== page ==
Waterkloof – chickens in the vineyard
You may notice a trend in our recent Grapevine articles. We’ve had a kangaroo in a vineyard, sheep in a vineyard and now continue the theme with chickens. Waterkloof is a winery that clings to the south-facing slopes of the Schaapenberg, overlooking False Bay in the Cape, South Africa. Louis Boutinot visited MMI recently and Grapevine got the chance to discover more about the estate and its wine-making techniques. Chickens play an important part in the process.
But first some history from Louis; his grandfather was born in the Loire in France and keen to resist the German army who were advancing on his home, he escaped to England in a rowing boat. He joined a regiment (that became the SAS) fought in World War 2, settled and married in England, trained as a chef and then opened a French-style bistro in Stockport.
Louis’s father Paul grew up in the heart of the kitchen but was more interested in wine and started driving a van to France to import good quality stock for the restaurant. Paul’s passion for wine continued to grow as did his business and once the company became a leader in fine wine imports, in the early 90’s he started to look for a suitable vineyard to enable him to get involved in fine wine-making. His search took ten years but finally led him to Waterkloof in Schaapenberg, now considered the finest cool-climate terroir in South Africa.
Louis carved out his own career in wine retail and export sales in Europe before joining his father as part of the Waterkloof team. His enthusiasm evident as he explained their wine-making methods; from the start Paul Boutinot was keen to follow the best practises of Old World winemaking to emulate the flavours and style of classic fine French wine. Louis described their ethos as ‘slow wine’ where they use wild yeast fermentation and a ‘hands-off’ approach, intefering with the natural processes of the wine as little as possible.
Waterkloof is now South Africa’s largest biodynamic winemaker and this includes using horse-power especially on the slopes, keeping a herd of cows to provide natural fertiliser, letting sheep graze in the vineyard and most recently aquiring 60 chickens.
Waterkloof Farm Manager, Christiaan Loots explains their important role, “Our entire estate is treated as a holistic entity and Waterkloof, a strong follower of sustainable farming, steers clear of conventional pesticides. The chickens keep the horses’ paddocks and stables free of ticks and mites as they love to forage for insects and will even overturn stones to find them. By keeping chickens in the vineyards, we are free of vine weevils and mealy bug activity and, along with our Dorper sheep, they ensure that our vineyards are kept in tiptop shape whilst their nitrogen rich droppings fertilise the soil.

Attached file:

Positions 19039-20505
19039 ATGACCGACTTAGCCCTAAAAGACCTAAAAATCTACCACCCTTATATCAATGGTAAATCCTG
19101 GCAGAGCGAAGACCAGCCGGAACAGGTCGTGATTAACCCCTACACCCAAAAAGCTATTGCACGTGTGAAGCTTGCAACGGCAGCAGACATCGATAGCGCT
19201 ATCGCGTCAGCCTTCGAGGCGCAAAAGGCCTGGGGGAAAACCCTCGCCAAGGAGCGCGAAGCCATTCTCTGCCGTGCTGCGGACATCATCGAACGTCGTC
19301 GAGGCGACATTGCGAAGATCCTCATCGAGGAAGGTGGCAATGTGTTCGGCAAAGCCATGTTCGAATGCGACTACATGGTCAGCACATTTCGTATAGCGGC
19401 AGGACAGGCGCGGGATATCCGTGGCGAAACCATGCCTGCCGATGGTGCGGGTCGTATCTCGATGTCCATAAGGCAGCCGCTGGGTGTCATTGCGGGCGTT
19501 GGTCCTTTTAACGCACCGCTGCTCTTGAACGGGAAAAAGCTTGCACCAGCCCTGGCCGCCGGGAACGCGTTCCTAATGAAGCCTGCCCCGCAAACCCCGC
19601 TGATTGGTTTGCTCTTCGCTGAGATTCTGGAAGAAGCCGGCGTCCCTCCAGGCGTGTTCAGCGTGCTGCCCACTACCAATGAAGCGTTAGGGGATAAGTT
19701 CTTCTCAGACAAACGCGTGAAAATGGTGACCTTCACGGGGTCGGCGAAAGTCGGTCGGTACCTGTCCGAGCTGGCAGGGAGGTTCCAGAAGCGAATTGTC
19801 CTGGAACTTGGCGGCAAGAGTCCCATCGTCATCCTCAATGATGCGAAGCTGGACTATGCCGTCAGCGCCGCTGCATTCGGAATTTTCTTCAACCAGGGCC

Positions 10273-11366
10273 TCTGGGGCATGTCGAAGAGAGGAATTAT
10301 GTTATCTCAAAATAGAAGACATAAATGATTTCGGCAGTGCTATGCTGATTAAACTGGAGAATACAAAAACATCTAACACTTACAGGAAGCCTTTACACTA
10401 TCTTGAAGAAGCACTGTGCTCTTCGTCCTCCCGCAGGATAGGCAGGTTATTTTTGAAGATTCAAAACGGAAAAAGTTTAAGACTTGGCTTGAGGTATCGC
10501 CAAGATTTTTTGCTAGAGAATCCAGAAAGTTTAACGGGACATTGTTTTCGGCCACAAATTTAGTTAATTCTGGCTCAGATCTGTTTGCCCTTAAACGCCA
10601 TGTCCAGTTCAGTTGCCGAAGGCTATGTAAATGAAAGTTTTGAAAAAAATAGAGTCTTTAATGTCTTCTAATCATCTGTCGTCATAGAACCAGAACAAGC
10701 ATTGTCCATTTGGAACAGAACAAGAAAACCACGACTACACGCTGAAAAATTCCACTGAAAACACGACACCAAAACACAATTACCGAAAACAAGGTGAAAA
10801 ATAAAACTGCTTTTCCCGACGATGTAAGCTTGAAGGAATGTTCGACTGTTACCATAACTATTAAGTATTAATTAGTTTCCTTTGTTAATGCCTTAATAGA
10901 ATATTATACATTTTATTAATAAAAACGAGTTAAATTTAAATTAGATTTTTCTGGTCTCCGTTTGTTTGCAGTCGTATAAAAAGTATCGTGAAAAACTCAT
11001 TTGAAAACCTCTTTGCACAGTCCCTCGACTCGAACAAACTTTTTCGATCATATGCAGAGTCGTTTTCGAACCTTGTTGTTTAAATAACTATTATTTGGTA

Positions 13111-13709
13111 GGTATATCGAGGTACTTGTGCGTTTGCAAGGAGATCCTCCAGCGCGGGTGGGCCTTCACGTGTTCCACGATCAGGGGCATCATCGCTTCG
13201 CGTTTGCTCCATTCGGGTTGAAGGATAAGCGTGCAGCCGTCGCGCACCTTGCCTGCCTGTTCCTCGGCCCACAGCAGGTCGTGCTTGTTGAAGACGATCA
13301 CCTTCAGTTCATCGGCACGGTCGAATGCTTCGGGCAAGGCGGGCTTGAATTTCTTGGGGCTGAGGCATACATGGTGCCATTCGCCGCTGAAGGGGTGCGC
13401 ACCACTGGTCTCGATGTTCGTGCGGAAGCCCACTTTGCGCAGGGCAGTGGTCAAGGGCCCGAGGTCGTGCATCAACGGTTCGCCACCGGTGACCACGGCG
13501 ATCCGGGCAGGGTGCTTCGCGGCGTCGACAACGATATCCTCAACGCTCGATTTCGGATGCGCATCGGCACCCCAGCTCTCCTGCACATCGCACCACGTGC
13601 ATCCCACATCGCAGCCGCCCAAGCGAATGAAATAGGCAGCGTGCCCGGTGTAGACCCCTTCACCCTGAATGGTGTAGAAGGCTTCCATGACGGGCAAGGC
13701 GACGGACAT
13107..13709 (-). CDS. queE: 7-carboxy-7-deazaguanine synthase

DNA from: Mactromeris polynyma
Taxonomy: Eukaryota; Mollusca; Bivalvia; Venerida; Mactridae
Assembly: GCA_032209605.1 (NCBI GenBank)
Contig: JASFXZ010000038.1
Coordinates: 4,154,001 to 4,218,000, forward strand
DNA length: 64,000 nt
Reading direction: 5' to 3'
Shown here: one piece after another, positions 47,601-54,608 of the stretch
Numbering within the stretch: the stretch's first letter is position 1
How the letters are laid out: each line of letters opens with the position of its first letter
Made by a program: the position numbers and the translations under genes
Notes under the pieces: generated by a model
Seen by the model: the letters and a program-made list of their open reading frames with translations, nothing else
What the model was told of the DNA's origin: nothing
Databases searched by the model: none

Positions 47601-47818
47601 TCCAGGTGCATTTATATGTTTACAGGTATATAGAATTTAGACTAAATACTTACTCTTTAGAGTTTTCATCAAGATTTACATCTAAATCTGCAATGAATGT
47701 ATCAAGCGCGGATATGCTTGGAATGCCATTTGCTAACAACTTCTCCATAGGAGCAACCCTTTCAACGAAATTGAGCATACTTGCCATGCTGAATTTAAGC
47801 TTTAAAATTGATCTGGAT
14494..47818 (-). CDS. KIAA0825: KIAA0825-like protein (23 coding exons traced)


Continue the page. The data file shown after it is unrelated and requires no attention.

Chickens are very easy to train and mostly take care of themselves. In the first week we kept them in transportable chicken coops, and once acclimatised to their new surroundings, we let them out during the day to forage. At 5 o’clock they walk back to their chicken tractor for shelter.”
Back to Louis who had just come from the harvest at Waterkloof, so gave a first hand report of this year’s vintage. A shortage of rain combined with the constant Southerly winds that this area is known for, led to low yields this year and smaller grapes. ‘This is where the winemaker shows his stripes” he smiled, predicting high quality reds in particular, food-friendly and slightly lower in alcohol, which will age well.
Werner Englebrecht Waterkloof’s viticulturalist has deemed it ‘a winemakers vintage.’ “Nature has not given us her offerings on a plate, as in 2009. 2011 has thrown lots of climatic variables at us. Winemakers who paid attention reaped the benefits of a small crop with tiny berries that had lots of concentration and complexity, as well as grapes that fully ripened at lower sugar levels. All our wines are happily fermenting…now awaits the fun part as the wines slowly start to show their potential.”
This tale of three-generations of Boutinots from France to French winemaking techniques in a stunning part of South Africa could be from the pages of a romantic novel. The wines also starting to tell their own story:
Jancis Robinson rates Waterkloof, Circumstance Chardonnay 2008
“Lovely nose.Green fruit and very racy.Aged in large oak – great vibrancy and pretty subtle.”17/20
Jamie Goode ‘The Wine Doctor’ praises Circumstance Syrah 2008
“I particularly liked the Waterkloof Circumstance Syrah 2008, which flirts with a little too much ripeness but is saved by a delicious peppery freshness and lovely structure. A portion of whole bunch was used; this will be increased in the 2009.”